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The Papillon, also called the Continental Toy Spaniel, is a breed of dog of the Spaniel type. One of the oldest of the toy spaniels, it derives its name from its characteristic butterfly-like look of the long and fringed hair on the ears, the French word for “butterfly” being papillon.


Appearance and behavior

The Papillon is a very intelligent and self-assured dog that has a very easy time learning new tricks. This dog can be sociable with children and strangers but is generally reserved around new people. They can also be socialized to get along well with other pets, but care should be taken with rambunctious pets or cats with claws as they may injure it. If not properly socialized, Papillons can be distrustful and exhibit aggressive tendencies toward other dogs and people. Papillons may also be very playful and affectionate. Widely known as great companion dogs, they have the spirit and energy to keep up with active families, but can also be calm enough to be happy with sleeping in the arms of an equally affectionate owner. Due to their high energy level, they demand an augmented exercise routine, relative to the average companion breed. Papillons are known as excellent watchdogs as they will alert their owner to changes in their environment. They may be considered garrulous like many other toy dogs. The Papillon can withstand heat but is more sensitive to cold temperatures because of their single-coated fur, and should not be left outside unattended in cold weather.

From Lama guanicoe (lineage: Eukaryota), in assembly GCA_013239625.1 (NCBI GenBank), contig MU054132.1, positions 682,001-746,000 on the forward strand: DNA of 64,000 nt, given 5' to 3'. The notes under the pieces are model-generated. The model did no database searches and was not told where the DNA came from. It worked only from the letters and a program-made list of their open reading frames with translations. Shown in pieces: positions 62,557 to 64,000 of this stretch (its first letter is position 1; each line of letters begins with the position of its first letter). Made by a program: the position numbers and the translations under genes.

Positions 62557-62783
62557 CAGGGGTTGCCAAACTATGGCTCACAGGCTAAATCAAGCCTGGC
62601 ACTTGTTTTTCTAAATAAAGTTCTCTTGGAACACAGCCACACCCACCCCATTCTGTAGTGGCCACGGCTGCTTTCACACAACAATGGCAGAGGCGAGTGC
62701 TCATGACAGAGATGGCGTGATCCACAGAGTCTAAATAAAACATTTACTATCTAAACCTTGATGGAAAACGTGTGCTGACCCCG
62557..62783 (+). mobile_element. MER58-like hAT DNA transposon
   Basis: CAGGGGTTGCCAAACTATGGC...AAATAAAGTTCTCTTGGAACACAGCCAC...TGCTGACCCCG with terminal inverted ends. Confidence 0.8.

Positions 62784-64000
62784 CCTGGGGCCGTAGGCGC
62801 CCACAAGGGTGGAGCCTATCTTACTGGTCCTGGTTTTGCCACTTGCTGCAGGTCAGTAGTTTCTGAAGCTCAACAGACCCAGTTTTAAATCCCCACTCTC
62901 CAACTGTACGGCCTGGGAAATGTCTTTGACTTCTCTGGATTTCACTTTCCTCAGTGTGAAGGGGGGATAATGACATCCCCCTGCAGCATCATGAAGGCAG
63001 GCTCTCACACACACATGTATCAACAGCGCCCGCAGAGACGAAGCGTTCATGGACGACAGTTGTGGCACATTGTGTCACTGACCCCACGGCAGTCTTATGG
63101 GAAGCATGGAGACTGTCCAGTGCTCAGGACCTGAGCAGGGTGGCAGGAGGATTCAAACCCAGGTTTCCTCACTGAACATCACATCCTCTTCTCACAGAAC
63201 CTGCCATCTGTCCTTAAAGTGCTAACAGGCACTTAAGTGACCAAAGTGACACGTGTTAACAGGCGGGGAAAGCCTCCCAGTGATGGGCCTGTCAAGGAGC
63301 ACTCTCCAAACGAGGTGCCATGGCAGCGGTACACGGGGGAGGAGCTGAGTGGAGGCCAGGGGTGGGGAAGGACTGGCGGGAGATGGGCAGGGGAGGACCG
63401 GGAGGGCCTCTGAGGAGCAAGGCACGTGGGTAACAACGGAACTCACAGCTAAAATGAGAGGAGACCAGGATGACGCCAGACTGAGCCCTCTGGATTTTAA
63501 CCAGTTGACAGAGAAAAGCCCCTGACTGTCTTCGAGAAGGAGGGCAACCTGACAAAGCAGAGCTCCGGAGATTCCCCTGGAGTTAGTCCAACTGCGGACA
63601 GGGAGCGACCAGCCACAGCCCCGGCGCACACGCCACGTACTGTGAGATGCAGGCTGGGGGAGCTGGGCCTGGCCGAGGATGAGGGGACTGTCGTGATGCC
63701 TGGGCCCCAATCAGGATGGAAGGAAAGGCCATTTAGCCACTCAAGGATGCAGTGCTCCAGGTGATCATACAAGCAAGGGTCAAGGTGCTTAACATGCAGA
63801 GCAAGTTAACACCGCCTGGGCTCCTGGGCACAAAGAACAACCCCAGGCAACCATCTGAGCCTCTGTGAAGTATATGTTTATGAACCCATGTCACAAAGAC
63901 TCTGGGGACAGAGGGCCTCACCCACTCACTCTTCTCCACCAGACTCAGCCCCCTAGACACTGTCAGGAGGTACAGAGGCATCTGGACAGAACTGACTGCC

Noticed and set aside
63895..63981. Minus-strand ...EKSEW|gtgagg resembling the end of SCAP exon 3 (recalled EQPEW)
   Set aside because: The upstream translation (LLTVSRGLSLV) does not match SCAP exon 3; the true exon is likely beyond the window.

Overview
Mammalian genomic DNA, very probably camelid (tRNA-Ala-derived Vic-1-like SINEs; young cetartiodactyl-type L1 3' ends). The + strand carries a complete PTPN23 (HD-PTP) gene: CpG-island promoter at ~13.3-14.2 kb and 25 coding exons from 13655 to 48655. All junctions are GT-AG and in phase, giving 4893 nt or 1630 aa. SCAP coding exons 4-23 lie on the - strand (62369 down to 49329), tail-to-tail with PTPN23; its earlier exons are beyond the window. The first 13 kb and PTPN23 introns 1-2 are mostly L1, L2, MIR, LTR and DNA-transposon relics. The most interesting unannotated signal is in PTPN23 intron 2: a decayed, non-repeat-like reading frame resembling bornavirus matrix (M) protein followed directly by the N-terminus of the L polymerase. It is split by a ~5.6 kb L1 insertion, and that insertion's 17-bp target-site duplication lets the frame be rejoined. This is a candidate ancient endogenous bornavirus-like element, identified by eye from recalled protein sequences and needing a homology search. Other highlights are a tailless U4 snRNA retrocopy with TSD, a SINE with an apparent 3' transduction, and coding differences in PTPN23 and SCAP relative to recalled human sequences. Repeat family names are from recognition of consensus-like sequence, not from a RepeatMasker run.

The temperament of a papillon is a happy, friendly, adventurous dog. They are not shy or aggressive. Papillons make excellent family dogs but should be watched around little children, as should any dog, due to a small child’s lack of understanding of a dog’s behavior and the likelihood that they will do something to upset the dog.

Life span

Papillons can live up to 17 years. A 2002 Papillon Club of America survey puts the average age of their members’ deceased Papillons at 11.45 years.


Papillons have only minor health concerns although patellar luxation, seizures, and dental problems can be issues. Additionally, they can be at risk for [wiki title=”Progressive_retinal_atrophy” base=”EN”]PRA[/wiki], intervertebral disk disease, and allergies.


Play will take care of a lot of their exercise needs; however, as with all breeds, play is not sufficient for all exercise. Daily walks or runs are an excellent way to exercise a Papillon. They will also enjoy a good romp in a safe open area off leash, such as a large fenced-in yard. Papillons are a very active breed of dog and enjoy having a job to perform. Papillon Breeders recommend [wiki title=”Dog_agility” base=”EN”]dog agility[/wiki], [wiki title=”Rally_obedience” base=”EN”]Rally obedience[/wiki], Obedience for Papillons because of their intelligence and energy level.

Papillon (dog). (2017, September 19). In Wikipedia, The Free Encyclopedia. Retrieved from

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